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‘Gender Neutral’ Baby Names on the Rise

By Penny Starr | June 24, 2015 | 3:04pm EDT
(AP Photo)

Yahoo Parenting’s website reports that there has been an increase in the popularity of “gender-neutral” baby names. The article cites a survey by the website BabyCenter.

“Leading the way so far in 2015 is the inclination toward gender-neutral baby names, with picks such as Amari, Karter, Phoenix, Quinn and Reese making substantial leaps in popularity for both boys and girls,” the BabyCenter article states.

“As usual, baby names are reflecting a larger cultural shift,” says BabyCenter’s Global Editor in Chief Linda Murray. “Millennials are an open-minded and accepting group, and they don’t want their children to feel pressured to conform to stereotypes that might be restrictive.

“Just as companies have started making more neutral kids’ clothes, and taking ‘boy’ and ‘girl’ labels off toys, an increasing number of parents are choosing unisex names,” Murray says.

“Gender-neutral names started to become popular in the 1960s with the new rise of feminism and liberal ideals,” Pamela Satran of the website Nameberry told Yahoo Parenting. “Back then, you saw names like Jamie, Jody, and Terry used for both sexes.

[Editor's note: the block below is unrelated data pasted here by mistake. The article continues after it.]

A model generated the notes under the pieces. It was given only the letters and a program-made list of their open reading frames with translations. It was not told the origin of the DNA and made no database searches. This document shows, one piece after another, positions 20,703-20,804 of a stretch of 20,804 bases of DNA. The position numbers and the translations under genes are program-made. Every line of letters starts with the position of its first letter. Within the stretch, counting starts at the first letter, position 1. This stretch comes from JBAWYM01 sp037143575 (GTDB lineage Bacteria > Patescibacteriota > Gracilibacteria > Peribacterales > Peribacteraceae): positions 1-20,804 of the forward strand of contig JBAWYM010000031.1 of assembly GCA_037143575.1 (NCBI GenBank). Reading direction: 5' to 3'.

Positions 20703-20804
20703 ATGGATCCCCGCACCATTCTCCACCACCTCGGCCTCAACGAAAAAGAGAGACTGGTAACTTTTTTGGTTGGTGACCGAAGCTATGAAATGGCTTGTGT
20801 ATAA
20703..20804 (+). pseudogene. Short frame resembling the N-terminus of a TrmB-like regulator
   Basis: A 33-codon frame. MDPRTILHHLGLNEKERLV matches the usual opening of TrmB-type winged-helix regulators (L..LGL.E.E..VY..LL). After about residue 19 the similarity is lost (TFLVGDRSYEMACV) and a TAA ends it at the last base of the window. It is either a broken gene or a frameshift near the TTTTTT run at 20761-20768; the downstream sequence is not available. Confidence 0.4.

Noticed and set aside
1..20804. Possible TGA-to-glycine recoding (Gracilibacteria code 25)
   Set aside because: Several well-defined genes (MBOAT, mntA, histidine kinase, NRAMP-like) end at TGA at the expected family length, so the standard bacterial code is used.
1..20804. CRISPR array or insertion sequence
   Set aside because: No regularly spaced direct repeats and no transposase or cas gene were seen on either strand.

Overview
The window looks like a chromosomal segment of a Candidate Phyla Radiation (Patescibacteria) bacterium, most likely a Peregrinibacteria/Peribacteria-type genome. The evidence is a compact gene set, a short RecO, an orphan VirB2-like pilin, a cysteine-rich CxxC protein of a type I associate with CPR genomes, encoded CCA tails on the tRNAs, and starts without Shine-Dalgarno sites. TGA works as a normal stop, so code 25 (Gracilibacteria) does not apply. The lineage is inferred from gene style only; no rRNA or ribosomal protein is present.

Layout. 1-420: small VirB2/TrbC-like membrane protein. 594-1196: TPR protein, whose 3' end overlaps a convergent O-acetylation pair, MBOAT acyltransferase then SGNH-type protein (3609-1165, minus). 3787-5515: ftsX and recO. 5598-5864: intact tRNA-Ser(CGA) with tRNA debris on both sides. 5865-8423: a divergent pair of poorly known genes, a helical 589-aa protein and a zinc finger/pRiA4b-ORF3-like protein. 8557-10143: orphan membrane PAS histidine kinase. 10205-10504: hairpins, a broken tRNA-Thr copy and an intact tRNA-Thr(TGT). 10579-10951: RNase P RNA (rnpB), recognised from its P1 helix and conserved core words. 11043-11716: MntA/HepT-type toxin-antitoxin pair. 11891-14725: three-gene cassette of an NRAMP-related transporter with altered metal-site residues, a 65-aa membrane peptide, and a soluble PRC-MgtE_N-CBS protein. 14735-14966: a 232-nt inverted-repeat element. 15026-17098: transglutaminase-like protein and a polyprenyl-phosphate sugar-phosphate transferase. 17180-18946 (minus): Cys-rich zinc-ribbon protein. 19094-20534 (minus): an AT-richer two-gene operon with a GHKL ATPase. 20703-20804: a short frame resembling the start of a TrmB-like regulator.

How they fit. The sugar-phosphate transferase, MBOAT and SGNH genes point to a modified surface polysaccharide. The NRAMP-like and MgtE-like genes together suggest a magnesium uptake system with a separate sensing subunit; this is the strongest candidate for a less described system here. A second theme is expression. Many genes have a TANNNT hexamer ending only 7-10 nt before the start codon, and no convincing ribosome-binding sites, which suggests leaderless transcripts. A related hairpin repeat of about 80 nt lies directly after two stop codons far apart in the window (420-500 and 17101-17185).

“And in the 1980s, the first generation of working mothers and parents focused on professional equality picked upwardly mobile, gender-neutral names such as Courtney and Morgan, often for their daughters, while boys’ gender-neutral names went in the new ‘cowboy’ direction with Casey, Corey, and Jesse,” Satran said.

“So when parents choose a gender-neutral name for their child, they may do so to make a statement in support of such fluidity, much like refusing to dress their kids in pink or blue,” the Yahoo Parenting article states.

“But Satran cautions that kids ‘often strongly identify with hyper feminine or masculine roles and objects no matter what you do.’ And she should know,” the article states. “My daughter’s name is Rory, and I dressed her in denim overalls when she was little,” Satran says. “But she insisted on wearing them with red patent leather shoes and a tutu.” 



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